schnitz 02-01-2004 07:13 PM

PVC is about the best way for the home shop owner to run air. Just make sure you have plenty of hook-ups in areas you plan to work in. Don't skimp on drains either, particulary on the one at the bottom of the tank. That's my $.02 worth:cool:

Kevin45 02-02-2004 01:22 AM

I posted this before but for those that may have missed it....

Dictionary for compressed air terminology

Thom Laybourne 02-02-2004 10:40 AM

Kevin. Interesting that all those sites say pipe should flow down to take the condensation away from the compressor and yet they show the pipe going up to the ceiling. I have a stand up compressor and ran the pipe to the wall and then made a radiator effect by running galvanized pipe horizontally back and forth down to the floor. That is where I put my clean out filter. I then ran the UV/PVC back to the ceiling and over to the three drops. Poor mans dryer. Interesting sites.

hr41pearl :cool:

Goobzilla 02-11-2004 02:46 AM

PVC is not cool!
In fact PVC piping is prohibited for use in compressed gas systems (including compressed air) by OSHA. Here's a link:

OSHA's stance on PVC

It's a shrapnel hazard when it fails, very dangerous stuff! I know some people have gotten away with it for years without incident, but when it does fail, it isn't pretty.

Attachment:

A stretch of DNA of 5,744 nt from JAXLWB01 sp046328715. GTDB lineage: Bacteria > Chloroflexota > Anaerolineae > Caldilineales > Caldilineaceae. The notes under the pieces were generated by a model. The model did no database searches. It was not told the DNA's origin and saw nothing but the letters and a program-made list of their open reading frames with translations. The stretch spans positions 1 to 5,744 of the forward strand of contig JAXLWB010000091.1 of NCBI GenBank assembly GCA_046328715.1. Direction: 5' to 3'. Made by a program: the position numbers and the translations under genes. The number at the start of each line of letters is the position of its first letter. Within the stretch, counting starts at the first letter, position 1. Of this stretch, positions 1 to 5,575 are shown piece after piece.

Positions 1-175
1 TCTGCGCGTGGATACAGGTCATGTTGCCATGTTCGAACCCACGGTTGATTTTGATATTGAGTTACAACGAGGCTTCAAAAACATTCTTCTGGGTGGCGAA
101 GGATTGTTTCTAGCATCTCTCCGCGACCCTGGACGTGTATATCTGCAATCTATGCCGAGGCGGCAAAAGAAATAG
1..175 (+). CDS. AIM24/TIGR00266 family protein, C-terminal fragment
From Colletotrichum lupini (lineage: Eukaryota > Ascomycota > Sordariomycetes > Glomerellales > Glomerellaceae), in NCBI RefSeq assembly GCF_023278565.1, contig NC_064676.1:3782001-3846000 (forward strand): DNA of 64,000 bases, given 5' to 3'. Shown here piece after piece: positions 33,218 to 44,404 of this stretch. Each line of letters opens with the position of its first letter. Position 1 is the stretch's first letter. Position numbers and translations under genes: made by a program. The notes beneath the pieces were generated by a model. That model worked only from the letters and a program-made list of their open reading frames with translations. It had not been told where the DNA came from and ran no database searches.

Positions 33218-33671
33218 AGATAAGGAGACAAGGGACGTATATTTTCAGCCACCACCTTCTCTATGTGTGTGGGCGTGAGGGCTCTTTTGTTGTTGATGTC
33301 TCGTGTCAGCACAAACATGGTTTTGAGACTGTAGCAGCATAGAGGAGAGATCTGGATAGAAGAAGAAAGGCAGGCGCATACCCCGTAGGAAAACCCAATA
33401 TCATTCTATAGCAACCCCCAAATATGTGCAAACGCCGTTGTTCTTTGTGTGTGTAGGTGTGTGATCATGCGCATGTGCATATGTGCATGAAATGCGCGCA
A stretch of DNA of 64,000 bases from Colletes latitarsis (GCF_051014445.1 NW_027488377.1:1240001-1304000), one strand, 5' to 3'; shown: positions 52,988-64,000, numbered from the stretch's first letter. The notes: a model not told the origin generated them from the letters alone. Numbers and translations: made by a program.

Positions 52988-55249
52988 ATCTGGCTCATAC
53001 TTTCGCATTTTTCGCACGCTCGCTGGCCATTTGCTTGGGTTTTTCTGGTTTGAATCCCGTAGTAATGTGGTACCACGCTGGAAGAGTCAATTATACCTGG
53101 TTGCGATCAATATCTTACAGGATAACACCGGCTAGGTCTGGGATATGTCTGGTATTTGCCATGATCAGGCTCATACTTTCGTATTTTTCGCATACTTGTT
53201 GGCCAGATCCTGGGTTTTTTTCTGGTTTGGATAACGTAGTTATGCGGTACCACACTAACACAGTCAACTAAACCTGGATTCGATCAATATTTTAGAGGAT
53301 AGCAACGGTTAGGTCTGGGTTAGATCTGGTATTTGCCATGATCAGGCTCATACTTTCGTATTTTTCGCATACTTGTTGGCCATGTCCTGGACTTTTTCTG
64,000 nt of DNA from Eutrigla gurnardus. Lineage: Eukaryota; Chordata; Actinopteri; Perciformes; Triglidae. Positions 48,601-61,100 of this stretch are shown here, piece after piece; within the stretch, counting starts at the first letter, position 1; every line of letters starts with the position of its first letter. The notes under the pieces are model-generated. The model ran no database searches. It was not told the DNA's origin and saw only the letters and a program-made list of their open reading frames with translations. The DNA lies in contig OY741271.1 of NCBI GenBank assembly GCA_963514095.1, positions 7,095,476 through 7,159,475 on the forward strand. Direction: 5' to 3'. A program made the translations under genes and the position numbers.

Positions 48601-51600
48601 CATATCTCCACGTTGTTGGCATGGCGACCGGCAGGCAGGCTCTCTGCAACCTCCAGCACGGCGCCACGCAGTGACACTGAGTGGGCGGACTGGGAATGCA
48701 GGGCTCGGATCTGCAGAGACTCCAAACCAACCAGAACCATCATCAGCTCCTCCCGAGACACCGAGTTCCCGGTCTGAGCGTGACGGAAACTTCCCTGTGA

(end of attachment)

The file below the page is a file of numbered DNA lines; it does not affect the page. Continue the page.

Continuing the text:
Copper or Black iron pipe isn't that much more expensive and not that hard to work with. I plumbed my 32 x 34 shop w/ 1/2" black iron pipe in a few hours with a chop saw and a rented pipe threader.

Just wanted to share some info.


Beenaway2long 02-11-2004 06:55 AM


My buddy went out to his garage and fired up the heat, lights and compressor to start sanding out his 70 Nova. He went inside while the garage warmed up, and came back out to hear his compressor still running and the air coming out full tilt. The PVC pipe ruptured/split and there were 3 pieces of the pipe missing. It was in the middle of a run, no where near a joint or clamp. One piece was stuck in the back seat, which was covered in plastic, leaning against the wall.